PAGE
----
Arusha On a Budget
SightsThe city hosts the National Natural History Museum, which contains three exhibits on early man, plants, and animals of the region, and the history of the city. The museum used to be an administration outpost for the Germans in the 1900s. It was opened in 1987 as a public museum and displays important assets to the scientific community such as models of Australopithecus people, human ancestors that lived over 2 million years ago.
A small museum adjacent to the Uhuru monument displays information about the proceedings of the Arusha Declaration in 1967.
Masai Market is the local handicrafts and curios market. The Cultural Heritage Center has a large handicrafts store, Tanzanite, and art gallery.
The Cultural Arts Centre offers workshops in traditional Tanzanian dancing and drumming as well as high energy music/dance performances from a professional dance troupe. You can also learn to cook a traditional Tanzanian meal, or make a coastal drum, which you can take away with you.
There's plenty available to keep you busy in the downtown area, from restaurants to cultural experiences. The city’s downtown area and the main road towards Dodoma are noisy and packed with people and traffic. This is also where you’re most likely to encounter touts offering safaris, souvenirs and all manner of deals, some genuine, many of them not.
Kijenge is three miles away from Arusha and features a variety of attractions such as the crater lake, Lake Duluti.
A newly built area on the slopes of Mount Meru, Sakina is strategically located on the northern side of Arusha. It provides a quick getaway to the nearby Kilimanjaro and Arusha national parks, the Ngorongoro conservation area, Lake Manyara and the Serengeti game reserve. There is a good supermarket, a couple of mid-range hotels, a few guesthouses and a number of places serving the traditional "nyama choma" (roasted meat) including "Trooper", the local favorite.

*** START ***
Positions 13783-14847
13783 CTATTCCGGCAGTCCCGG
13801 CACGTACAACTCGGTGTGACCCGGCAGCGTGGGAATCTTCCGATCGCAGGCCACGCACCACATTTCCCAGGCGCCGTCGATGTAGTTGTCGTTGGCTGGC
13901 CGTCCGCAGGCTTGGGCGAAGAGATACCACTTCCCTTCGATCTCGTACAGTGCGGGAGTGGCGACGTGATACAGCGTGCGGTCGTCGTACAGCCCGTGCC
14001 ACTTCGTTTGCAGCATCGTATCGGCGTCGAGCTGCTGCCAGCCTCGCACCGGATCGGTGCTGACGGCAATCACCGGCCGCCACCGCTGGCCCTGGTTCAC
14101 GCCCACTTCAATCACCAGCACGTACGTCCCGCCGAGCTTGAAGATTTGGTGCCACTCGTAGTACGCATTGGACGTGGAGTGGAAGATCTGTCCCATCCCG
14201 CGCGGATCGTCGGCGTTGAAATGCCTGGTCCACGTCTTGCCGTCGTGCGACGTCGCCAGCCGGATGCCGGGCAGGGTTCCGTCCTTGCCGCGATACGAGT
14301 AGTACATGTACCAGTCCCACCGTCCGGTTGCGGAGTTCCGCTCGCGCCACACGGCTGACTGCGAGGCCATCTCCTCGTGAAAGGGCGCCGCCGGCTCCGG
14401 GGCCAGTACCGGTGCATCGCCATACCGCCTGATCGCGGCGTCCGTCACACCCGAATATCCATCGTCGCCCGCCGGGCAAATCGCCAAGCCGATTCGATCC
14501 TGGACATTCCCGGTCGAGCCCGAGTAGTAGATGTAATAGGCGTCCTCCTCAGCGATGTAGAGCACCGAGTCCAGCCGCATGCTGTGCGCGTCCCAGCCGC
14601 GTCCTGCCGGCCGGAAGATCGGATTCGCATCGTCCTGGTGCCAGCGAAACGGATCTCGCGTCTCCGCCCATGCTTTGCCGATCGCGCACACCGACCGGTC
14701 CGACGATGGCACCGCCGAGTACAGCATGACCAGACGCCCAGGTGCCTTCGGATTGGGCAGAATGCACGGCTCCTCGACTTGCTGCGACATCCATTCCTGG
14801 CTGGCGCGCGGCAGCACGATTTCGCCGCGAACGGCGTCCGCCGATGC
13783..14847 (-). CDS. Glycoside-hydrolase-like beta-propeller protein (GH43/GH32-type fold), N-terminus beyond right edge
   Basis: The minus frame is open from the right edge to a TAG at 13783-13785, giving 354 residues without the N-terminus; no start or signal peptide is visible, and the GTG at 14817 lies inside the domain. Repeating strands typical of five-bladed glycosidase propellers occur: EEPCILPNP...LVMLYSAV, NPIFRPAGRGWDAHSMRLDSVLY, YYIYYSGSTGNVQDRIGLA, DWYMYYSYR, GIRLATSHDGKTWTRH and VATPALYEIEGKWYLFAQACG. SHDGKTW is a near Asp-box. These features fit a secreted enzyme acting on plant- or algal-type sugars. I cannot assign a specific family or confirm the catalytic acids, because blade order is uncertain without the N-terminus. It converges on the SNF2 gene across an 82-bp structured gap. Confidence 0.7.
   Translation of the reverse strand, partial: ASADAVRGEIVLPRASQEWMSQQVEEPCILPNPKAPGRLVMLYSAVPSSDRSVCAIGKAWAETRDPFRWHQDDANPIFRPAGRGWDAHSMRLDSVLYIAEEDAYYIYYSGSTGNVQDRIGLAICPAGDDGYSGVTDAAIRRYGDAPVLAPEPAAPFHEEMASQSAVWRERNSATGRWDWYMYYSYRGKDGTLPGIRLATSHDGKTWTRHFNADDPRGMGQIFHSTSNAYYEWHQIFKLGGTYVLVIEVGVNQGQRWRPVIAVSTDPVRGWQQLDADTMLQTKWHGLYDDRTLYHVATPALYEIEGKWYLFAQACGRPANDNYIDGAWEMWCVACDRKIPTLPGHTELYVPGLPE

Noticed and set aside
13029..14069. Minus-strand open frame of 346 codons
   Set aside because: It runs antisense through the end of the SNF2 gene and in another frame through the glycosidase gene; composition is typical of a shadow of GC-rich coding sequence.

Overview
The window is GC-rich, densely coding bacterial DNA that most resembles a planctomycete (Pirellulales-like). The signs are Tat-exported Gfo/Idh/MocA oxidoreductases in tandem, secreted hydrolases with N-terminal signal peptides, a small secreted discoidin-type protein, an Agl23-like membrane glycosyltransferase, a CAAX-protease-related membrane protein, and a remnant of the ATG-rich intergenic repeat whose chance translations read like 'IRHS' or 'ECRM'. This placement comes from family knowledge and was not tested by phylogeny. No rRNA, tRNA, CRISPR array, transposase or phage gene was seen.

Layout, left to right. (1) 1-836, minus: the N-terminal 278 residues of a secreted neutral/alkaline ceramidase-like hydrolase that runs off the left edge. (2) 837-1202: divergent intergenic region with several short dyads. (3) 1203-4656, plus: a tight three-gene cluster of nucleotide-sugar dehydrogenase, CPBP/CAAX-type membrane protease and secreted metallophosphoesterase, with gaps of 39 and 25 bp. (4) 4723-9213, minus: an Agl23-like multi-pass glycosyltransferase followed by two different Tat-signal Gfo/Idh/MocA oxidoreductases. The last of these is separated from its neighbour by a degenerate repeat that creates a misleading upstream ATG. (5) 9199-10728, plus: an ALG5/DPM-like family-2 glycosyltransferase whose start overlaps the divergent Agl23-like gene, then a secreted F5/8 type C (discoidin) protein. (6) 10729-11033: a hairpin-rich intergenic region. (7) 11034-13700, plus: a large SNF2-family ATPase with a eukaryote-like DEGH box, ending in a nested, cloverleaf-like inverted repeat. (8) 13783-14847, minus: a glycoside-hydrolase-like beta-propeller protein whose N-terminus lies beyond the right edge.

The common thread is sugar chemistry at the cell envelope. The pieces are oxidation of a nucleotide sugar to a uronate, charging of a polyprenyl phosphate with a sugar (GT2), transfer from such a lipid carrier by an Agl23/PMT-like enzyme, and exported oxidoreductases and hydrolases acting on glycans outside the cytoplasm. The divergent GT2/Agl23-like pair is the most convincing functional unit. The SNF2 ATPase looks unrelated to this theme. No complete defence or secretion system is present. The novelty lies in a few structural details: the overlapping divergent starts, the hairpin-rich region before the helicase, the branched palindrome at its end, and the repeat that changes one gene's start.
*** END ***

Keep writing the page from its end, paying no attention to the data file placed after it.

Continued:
Tengeru is easily accessible by bus. Here you can try grinding your own coffee or just wander the streets and marvel at the beautiful village.
ActivitiesClimb Mount Meru. It can be done in 2-4 days, depending on your physical condition. You are not required to take guides and porters up Mount Meru, but you must be escorted by armed rangers. Temperatures can be freezing, so prepare warm clothing and sleeping bags. Comfortable and enjoyable climbing of Mount Meru would need a professional mountain guide in addition to armed rangers. Most mountain guides and porters are employed by local tour operators, so your best bet is to search out a reputable tour operator.
Go on a Safari! There are many types of safari trips in Tanzania for many budgets; usually the pricier ones get you out farther into the Serengeti and the Ngorogongoro Crater, to places that are a little less touched by man. The less expensive excursions to reserves and parks are specialized, of a shorter duration, and worthwhile. If there’s one trip that will change your perspective on life, it’s an African safari. You can even try a safari by camel. Camel safaris are done at slopes of Mt. Meru at Maasai village. Camel safaris offer great opportunity for wildlife safaris, Masai culture tour and adventures.
Experience the local wildlife at the Ngorongoro Conservation Area, home to the volcanic Ngorongoro Crater and boasting a wealth of majestic animals such as elephants, lions, leopards, buffaloes and rhinos, as well as herds of wildebeests and zebras, which migrate annually through the plains. If you're looking for a fantastic area to visit, taking a safari to Ngorongoro Crater is highly recommended. Other highlights of the area include the hominid fossils in the Olduvai Gorge, which date back millions of years. The area is part of the Serengeti and borders the southern plains.
Explore the Wetlands. The sixth largest park in Tanzania, Tarangire National Park, located in the Manyara Region, is divided by the Tarangire River. Known for its large populations of elephants, zebras, wildebeests and cape buffaloes, which are attracted to its fresh water reserves, the landscape also features Acacia and Commiphora-Combretum woodlands and Baobab trees. Stretching over 1,100 square miles, the area also features waterbucks, giraffes, impalas, and vervet monkeys, as well as predators such as lions, leopards, cheetahs and wild dogs.